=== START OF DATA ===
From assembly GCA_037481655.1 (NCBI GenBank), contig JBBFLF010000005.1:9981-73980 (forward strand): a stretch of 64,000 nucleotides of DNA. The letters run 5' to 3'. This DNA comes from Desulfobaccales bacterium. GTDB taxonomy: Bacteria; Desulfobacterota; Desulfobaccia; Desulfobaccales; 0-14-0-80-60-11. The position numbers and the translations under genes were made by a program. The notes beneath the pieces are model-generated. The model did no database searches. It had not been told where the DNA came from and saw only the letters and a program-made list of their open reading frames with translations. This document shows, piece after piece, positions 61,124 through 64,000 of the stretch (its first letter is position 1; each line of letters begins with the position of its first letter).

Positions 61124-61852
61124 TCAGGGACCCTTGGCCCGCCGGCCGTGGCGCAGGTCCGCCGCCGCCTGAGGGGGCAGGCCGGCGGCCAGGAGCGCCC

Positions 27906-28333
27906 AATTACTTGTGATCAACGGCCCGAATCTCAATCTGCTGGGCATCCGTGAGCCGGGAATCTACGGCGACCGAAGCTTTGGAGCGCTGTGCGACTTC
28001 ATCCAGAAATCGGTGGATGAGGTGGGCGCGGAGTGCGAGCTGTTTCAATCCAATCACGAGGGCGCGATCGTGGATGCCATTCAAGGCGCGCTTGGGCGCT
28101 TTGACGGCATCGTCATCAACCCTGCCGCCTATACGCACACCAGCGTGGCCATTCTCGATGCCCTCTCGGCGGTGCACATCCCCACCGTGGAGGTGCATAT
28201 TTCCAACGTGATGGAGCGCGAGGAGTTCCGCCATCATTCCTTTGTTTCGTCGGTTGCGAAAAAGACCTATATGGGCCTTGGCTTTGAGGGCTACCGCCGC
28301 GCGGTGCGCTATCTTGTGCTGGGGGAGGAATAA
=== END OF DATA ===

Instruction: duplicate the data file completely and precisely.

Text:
From assembly GCA_037481655.1 (NCBI GenBank), contig JBBFLF010000005.1:9981-73980 (forward strand): a stretch of 64,000 nucleotides of DNA. The letters run 5' to 3'. This DNA comes from Desulfobaccales bacterium. GTDB taxonomy: Bacteria; Desulfobacterota; Desulfobaccia; Desulfobaccales; 0-14-0-80-60-11. The position numbers and the translations under genes were made by a program. The notes beneath the pieces are model-generated. The model did no database searches. It had not been told where the DNA came from and saw only the letters and a program-made list of their open reading frames with translations. This document shows, piece after piece, positions 61,124 through 64,000 of the stretch (its first letter is position 1; each line of letters begins with the position of its first letter).

Positions 61124-61852
61124 TCAGGGACCCTTGGCCCGCCGGCCGTGGCGCAGGTCCGCCGCCGCCTGAGGGGGCAGGCCGGCGGCCAGGAGCGCCC

Positions 27906-28333
27906 AATTACTTGTGATCAACGGCCCGAATCTCAATCTGCTGGGCATCCGTGAGCCGGGAATCTACGGCGACCGAAGCTTTGGAGCGCTGTGCGACTTC
28001 ATCCAGAAATCGGTGGATGAGGTGGGCGCGGAGTGCGAGCTGTTTCAATCCAATCACGAGGGCGCGATCGTGGATGCCATTCAAGGCGCGCTTGGGCGCT
28101 TTGACGGCATCGTCATCAACCCTGCCGCCTATACGCACACCAGCGTGGCCATTCTCGATGCCCTCTCGGCGGTGCACATCCCCACCGTGGAGGTGCATAT
28201 TTCCAACGTGATGGAGCGCGAGGAGTTCCGCCATCATTCCTTTGTTTCGTCGGTTGCGAAAAAGACCTATATGGGCCTTGGCTTTGAGGGCTACCGCCGC
28301 GCGGTGCGCTATCTTGTGCTGGGGGAGGAATAA